Queensland Museum unveils 2018 program

24 November 2017

2018 is set to be a significant year for one of Australia’s most beloved and visited cultural institutions, the Queensland Museum, featuring the Queensland Government funded $9.4 million Sciencentre upgrade, Egyptian mummies from the British Museum, and the return of the phenomenally popular World Science Festival Brisbane.

The vibrant and varied 2018 program will showcase the human body, contemplate our humanity, and inspire students to follow science into the future and reflect on our past.

Queensland Museum Network’s Acting CEO Dr Jim Thompson said the museum had an exciting line-up of exhibitions and programs to offer visitors amazing experiences and ensure it continued to be recognised as one of Australia’s premier museums.

“Remaining at the museum until early 2018 is our current Australian-exclusive exhibition Gladiators: Heroes of the Colosseum, featuring more than 110 archeological treasures from the amphitheatres of Rome and Pompeii, alongside interactive games and displays,” Dr Thompson said.

“This fascinating exhibition, revealing who the gladiators were and how they lived and trained, can be seen until 28 January.”

From March to August, the British Museum exhibition Egyptian Mummies: Exploring Ancient Lives will allow visitors to peer beneath the bandages to reveal the human stories behind six mummies who lived and died in Egypt between 900BC and AD180.

“Egyptian mummies have long been a source of fascination and this world-class exhibition from the British Museum will give visitors incredible new insight into their ancient lives,” Dr Thompson said.

“Late March will also see the return of the third annual World Science Festival Brisbane, where scientists from around the globe will delve into what makes us human, how humanity has advanced, and how science is helping us live better and longer.”

Perception Deception, the brain-bending travelling exhibition from Questacon in Canberra, continues at the museum until July, with a temporary closure for two weeks in January-February while it moves from Level 1 to 2.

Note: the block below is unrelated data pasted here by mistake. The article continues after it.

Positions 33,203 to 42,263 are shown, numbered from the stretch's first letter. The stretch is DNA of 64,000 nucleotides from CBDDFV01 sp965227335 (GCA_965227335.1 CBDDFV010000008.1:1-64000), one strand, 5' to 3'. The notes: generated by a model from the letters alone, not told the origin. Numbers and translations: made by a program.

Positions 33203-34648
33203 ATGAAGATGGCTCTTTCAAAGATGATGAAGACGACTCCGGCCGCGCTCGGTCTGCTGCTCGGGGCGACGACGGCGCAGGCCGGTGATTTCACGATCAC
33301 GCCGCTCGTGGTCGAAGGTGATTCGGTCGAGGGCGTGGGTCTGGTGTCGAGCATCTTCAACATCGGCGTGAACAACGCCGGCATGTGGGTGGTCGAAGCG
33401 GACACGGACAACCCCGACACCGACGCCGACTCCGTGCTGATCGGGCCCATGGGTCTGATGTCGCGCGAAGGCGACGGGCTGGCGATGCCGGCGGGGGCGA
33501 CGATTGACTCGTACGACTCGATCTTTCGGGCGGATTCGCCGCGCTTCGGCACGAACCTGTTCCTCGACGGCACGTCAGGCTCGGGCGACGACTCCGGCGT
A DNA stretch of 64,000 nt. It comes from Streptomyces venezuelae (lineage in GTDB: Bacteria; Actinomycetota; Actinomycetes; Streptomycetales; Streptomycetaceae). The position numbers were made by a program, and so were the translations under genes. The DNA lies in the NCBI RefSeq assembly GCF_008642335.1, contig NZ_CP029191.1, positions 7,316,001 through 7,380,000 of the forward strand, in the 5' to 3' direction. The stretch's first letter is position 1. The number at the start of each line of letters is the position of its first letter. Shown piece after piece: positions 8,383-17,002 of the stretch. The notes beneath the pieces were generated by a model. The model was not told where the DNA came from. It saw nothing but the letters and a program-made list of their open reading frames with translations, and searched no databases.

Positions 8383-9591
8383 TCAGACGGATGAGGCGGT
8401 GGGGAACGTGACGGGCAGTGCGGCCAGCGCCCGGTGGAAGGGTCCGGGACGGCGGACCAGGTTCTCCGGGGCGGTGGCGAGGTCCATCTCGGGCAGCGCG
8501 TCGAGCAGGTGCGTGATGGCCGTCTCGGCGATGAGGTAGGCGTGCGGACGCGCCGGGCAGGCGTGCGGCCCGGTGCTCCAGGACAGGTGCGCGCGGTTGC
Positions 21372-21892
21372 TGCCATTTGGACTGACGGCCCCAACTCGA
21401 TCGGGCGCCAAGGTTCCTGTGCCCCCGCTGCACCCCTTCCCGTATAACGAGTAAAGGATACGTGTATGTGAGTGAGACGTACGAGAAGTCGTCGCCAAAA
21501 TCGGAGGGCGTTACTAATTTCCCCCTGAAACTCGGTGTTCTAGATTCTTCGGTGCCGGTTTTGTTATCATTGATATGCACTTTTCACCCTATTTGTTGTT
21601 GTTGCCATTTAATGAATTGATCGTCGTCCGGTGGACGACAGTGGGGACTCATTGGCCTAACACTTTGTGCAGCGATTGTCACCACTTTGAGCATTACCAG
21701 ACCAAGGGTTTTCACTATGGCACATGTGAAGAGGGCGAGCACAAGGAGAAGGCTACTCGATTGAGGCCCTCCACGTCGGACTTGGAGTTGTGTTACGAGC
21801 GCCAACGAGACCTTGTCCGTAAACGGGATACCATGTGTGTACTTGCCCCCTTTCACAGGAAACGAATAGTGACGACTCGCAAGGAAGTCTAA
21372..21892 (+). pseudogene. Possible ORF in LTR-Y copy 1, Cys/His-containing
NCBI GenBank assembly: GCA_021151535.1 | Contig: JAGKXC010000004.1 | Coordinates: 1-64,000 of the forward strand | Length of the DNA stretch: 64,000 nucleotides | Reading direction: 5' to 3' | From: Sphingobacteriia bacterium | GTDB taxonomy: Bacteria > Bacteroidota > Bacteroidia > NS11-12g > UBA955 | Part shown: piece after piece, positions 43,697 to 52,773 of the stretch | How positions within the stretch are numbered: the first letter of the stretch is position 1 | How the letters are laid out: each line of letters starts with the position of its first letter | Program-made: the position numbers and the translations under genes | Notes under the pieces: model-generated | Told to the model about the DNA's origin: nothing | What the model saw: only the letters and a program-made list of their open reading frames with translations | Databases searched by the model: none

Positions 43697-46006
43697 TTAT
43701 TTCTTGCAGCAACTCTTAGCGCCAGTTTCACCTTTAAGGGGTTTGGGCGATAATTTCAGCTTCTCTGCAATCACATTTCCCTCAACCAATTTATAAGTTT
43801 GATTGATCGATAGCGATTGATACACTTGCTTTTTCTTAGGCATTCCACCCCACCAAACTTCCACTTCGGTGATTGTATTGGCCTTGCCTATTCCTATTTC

Dr Thompson said the multi-million-dollar refurbishment of the museum’s iconic Sciencentre, announced by the Queensland Government earlier this year, was a major project for 2018, with work beginning in January.

“The new Sciencentre, scheduled to open mid-year, promises world-class interactive STEM experiences and hands-on, surprising and engaging spaces where visitors can be scientists, be curious and inspired to discover the wonders of our world,” Dr Thompson said.

“While we will say goodbye to the older parts of the current Sciencentre, featuring our Action Stations and Body Zone sections, we are excited about the new cutting-edge exhibits we are delivering as part of the first international collaboration with London’s Science Museum Group.

“Sunday 3 December will be the last day people can visit Action Stations and Body Zone so we encourage people to get in quickly if they want to experience them before they close.

“These older exhibits have been loved by many and we are looking at whether we can relocate them to our other Queensland Museum Network campuses or other institutions so they can continue to educate and inspire.”

In November 2018, Queensland Museum’s new Anzac Legacy Gallery is scheduled to open to the public to coincide with the 100th anniversary of Armistice Day .

“The Anzac Legacy Gallery will use objects from the Queensland Museum collection to examine the First World War and its legacies in Queensland, and provide a permanent home for the tank Mephisto, the only surviving example of a First World War German tank,” Dr Thompson said.

Dr Thompson said people would notice some changes around the site while works take place, including the temporary closure of the museum’s Level 1 Museum Plaza (Melbourne St) entry from 6 December.

“While visitors may notice a number of changes in and around our building over coming weeks and months, to make way for our new galleries, we remain fully operational with many interesting things for people to see and do.”

Keep up to date on exhibitions and other developments by visiting the Queensland Museum website, and social media channels such as Facebook and Instagram.


ENDS